What Are Work Clothes?

For those of us who’ve work in manual and physically demanding jobs, it may be fair to say that we’d be able to conjure up a similar image when pressed to describe the features and appearance of ‘work clothes’. Attire we wouldn’t wear to a formal occasion. We might wear it for an evening after work but not at a weekend, unless we’re actively doing something work-related. Splashes of paint, worn logos, the occasional hole or tear and de-elastication. These garments are unlikely to be brand new.

I’d like to question the psychological effects of dressing in such a way.

Above you can see what was, until recently, one of my favourite ‘work jumpers’. In contrast to some items, it would still fit me quite well (I estimate that I bought it in 2005) and it’s fairly lightweight, to the point where I could wear it in all but the height of summer, when working indoors.

Upon closer inspection, you’ll see holes just about the waist area. Most of these are quite recent, as in in the last two or three years. Unwashable glue stains have also multiplied in number. Each time I’ve worn this, I’ve been ready for work… But stepping in to a supermarket or collecting a parcel from the Post Office afterwards… I can equally feel like a tramp.

These were my most-prized work trousers. Reasonably priced at £20 for the pair, perhaps no more than three-years old. A short-term working experience towards the end of 2017 led to them being covered in polyurethane glue. When someone tells you not to get it on your hands, this is why… It does not wash off easily! Since then, the quality elsewhere has degraded, with a hole forming on the front of my right-hand pocket (admittedly, I also keep my keys in there).

Wearing these trousers with the jumper above, I might feel less comfortable.

When you turn up for work each day looking like crap, I believe it can have an effect on your mood and your performance. I since binned these items, along with a few worn T-shirts and I feel much better about starting fresh in my latest role with a fresh company. If I was in the position of regular attending customer’s homes for work purposes, I know I would feel very uncomfortable turning up in rags. For another thing, they may also think less of me and, if I was providing an estimate or quote, they may even choose to look elsewhere, with a fear that I might treat their home as poorly as my own belongings.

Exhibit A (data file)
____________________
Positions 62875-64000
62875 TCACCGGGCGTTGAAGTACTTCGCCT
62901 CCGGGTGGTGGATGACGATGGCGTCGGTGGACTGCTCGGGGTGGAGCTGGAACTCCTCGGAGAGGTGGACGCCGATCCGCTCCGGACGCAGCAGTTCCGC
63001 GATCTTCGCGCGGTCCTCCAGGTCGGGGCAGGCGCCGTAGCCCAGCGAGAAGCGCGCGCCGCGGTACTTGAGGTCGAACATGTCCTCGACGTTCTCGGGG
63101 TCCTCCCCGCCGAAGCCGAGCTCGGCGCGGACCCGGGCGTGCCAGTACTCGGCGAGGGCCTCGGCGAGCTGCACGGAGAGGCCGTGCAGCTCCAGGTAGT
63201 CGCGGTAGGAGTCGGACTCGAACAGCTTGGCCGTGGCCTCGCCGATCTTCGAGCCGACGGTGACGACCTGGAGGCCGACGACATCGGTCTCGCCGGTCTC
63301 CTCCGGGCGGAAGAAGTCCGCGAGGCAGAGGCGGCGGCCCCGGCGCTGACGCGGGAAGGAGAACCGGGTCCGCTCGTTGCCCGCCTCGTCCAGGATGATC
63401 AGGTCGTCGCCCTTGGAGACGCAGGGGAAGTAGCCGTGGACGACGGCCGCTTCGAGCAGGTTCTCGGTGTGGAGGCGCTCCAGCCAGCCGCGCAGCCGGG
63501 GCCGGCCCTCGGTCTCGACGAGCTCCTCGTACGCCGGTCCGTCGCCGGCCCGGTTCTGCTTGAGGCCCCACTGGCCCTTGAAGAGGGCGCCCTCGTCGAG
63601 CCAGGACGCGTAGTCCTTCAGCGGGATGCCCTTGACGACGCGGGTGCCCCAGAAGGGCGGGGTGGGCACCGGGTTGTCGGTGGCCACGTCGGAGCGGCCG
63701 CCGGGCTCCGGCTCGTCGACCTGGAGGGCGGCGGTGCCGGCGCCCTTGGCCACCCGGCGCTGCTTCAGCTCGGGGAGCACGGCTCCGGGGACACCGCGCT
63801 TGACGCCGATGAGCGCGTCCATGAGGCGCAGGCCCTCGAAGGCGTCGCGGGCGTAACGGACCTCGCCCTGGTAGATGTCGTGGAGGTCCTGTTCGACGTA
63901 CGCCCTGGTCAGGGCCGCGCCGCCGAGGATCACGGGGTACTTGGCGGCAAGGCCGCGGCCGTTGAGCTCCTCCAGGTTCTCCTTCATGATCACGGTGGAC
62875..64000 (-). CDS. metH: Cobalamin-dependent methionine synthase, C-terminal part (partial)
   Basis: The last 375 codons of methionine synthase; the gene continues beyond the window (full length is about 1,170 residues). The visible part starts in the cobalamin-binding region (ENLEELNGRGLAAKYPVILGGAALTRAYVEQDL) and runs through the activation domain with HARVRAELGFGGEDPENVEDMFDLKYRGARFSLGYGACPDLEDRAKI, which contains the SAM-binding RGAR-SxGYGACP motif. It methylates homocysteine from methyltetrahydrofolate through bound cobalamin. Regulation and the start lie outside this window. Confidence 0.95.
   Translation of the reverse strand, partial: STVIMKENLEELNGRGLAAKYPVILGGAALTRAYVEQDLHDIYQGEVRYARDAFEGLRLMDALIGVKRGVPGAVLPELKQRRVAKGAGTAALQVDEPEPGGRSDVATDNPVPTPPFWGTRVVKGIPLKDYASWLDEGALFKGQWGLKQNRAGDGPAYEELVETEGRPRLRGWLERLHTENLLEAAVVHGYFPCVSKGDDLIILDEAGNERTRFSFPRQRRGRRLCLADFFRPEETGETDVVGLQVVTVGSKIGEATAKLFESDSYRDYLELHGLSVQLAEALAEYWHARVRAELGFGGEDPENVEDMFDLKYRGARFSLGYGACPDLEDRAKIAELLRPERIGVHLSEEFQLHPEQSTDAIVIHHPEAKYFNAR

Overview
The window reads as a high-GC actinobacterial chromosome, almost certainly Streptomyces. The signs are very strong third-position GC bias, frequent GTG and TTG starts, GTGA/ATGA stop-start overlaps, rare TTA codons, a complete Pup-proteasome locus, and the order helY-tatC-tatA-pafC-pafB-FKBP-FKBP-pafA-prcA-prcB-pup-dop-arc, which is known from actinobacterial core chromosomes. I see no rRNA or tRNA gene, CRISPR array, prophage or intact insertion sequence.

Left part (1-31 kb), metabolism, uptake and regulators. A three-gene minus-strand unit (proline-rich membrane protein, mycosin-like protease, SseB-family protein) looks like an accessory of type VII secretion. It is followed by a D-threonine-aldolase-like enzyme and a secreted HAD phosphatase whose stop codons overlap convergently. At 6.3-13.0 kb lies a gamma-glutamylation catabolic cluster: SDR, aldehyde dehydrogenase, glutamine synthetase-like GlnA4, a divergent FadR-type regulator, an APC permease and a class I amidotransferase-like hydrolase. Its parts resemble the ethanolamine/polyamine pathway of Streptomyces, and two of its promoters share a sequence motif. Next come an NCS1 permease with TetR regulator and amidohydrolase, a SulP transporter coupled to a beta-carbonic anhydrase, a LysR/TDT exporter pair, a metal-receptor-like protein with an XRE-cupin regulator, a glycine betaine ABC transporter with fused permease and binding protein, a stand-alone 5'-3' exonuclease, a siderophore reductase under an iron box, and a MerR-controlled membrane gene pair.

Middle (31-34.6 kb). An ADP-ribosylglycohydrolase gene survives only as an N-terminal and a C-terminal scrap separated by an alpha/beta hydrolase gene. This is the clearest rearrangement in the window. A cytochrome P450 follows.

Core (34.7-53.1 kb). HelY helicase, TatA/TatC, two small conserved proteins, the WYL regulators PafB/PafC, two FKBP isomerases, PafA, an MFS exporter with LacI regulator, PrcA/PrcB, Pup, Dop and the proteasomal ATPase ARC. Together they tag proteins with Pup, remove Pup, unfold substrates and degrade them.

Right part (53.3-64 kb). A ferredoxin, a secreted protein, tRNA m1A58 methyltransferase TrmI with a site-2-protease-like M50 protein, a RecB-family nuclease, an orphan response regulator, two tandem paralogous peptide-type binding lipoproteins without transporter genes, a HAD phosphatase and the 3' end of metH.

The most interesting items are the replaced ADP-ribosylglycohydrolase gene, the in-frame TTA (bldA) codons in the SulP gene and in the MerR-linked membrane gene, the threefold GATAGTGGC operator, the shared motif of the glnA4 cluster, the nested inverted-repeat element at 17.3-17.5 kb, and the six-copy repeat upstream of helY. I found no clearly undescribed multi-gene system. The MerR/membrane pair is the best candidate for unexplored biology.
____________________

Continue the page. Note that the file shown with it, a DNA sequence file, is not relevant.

If you turn up for work frequently covered in plaster, paint or come home trailing sawdust like me… Perhaps you may like to consider the effects this may or may not have on you.

Thanks for reading.

5 thoughts on “What Are Work Clothes?

  1. I have had to have a big clear out of work clothes. When I worked in people’s houses I tried to look semi smart. I’d opt for black trousers or shorts and a grey polo shirt black jumper.
    Most of these have worn out now and have holes in the armpits and just look terrible but I’m workshop based now.
    Still Something I really need to invest in really. I have some dickies shirts that have lasted 5 years but, saving money, the Matalan ones I purchased have lasted half the time.
    My workshop gets so hot at the moment I don’t even wear a shirt!
    One thing I hated on site was anyone wearing tracksuit bottoms. Its like they’d given up!

    1. Interesting to hear that you’ve had a clear out of your own clothes. We spend so much on tools and materials it can be easy to overlook other things. Interesting to hear that your Matalan shirts have lasted quite well – I hadn’t thought of shopping there.

      I recently left a factory environment where 90% of people working there wore tracksuit bottoms… They’re not practical for anything, in my opinion!! Always falling down, getting caught on things, inferior pockets, surely not breathable…

      1. No the Matalan ones last half the time, they seem to shrink upwards. Unless that’s my stomach going outwards! I like to have clothes that are for work rather than ones that are too rough for normal use. Aldi work shorts and trousers are pretty good as well if you’re on a budget.

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